PS  Now, if someone who is not banned from r/linux or r/archlinux could try and crosspost this important announcement there, to see if you can do this for a banned user like me, it would be nice to know, that I can still piss them off with my existence.

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Arch Linux 2020 – what’s there to be happy about?

Happy new year facebook fans and Arch friends (friends of who? we don’t know, not us, not on facebook, not in the past and not in the future, but you must have friends amongst yourselves).

Some of you may have taken the previous post about abandoning Arch as a joke, since most of what we do recently is promote Obarun, an Arch based distribution with s6 and 66 init and service management.   When we published that article we knew nothing of what Hyperbola was planning to do (we assume it was discussed within the community) or whether they were going to give-in to the pressure and incorporate arch’s pacman and packaging methodology change into their distribution.  (Note: Hyperbola may be based on Arch but has its own separate repositories and rebuilds everything on their own to ensure everything is Free).  All of their free packages, as far as we can tell are still compressed with xz.  The bomb was set and it will go off soon (in open/free software tradition of timing kind of soon).  Hyperbola is not just leaving Arch, it is leaving linux, for OpenBSD.  But this is not about hyperbola, it is about Arch….     or skip to here if you are in a rush! Continue reading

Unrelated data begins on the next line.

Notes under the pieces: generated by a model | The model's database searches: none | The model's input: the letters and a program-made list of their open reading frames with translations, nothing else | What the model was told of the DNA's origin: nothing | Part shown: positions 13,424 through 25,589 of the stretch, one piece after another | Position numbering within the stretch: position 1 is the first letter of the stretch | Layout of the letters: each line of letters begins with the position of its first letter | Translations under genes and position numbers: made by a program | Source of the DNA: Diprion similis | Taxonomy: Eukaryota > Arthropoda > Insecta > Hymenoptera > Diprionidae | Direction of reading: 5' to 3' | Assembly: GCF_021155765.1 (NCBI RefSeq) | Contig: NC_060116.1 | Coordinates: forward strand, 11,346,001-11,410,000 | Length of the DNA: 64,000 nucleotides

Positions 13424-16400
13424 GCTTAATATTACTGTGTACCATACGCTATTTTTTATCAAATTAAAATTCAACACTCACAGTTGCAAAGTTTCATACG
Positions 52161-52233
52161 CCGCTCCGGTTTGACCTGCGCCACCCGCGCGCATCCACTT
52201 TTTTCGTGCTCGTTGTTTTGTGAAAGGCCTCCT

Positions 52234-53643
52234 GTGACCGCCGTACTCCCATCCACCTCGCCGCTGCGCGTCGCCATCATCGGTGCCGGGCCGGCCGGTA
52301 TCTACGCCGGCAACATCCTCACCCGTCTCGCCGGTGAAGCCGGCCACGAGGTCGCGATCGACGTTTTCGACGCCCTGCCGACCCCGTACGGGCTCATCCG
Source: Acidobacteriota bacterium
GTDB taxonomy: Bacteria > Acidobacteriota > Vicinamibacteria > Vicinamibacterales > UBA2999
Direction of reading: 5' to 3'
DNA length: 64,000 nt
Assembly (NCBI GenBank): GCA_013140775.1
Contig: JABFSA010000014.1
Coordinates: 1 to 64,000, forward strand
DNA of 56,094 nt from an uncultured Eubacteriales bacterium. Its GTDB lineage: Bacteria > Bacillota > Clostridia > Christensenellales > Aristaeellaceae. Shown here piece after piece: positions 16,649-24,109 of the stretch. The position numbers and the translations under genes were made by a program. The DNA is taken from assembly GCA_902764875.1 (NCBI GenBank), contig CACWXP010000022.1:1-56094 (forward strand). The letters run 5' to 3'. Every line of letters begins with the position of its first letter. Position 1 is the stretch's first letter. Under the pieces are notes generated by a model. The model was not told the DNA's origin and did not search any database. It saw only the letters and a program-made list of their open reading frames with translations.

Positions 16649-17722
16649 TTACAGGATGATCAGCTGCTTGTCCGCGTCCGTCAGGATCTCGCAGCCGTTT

Where to move to after Arch-Linux-based non-systemd systems?

VD, HIV, STD, Zstd

The deeper issue here is “what is the relationship of Arch-Linux and Orwell?”

Two of the most common intrusive sites reported by linux users that are placed on top of the list of a firewall, so nothing goes in and out between their machine and those sites’ servers, are Google and Facebook.  Google on the one hand, in order to play nice against the free/open software community, has been contributing resources, information, and free/open software to improve their image.  MS purchased github, IBM purchased RedHat, or should we say they made their relationship more formal.  Some developers have fallen for it.  Facebook on the other hand is notorious of flooding the machines of their innocent and unsuspecting users with questionable code.  Facebook not only knows who you really are, what you really like, what you think and what you are interested in, in the vast majority of cases they know in real time your exact location and may even have the capability of keeping track of your moves.  Simply if you have an account on facebook and accessed it once through your “smart” phone, they know.  If you access facebook from your desktop, but on smart phone you only use your google account, they know.  They, they, who is they?  If you are really asking we can go on comments for as far as you can take it. Continue reading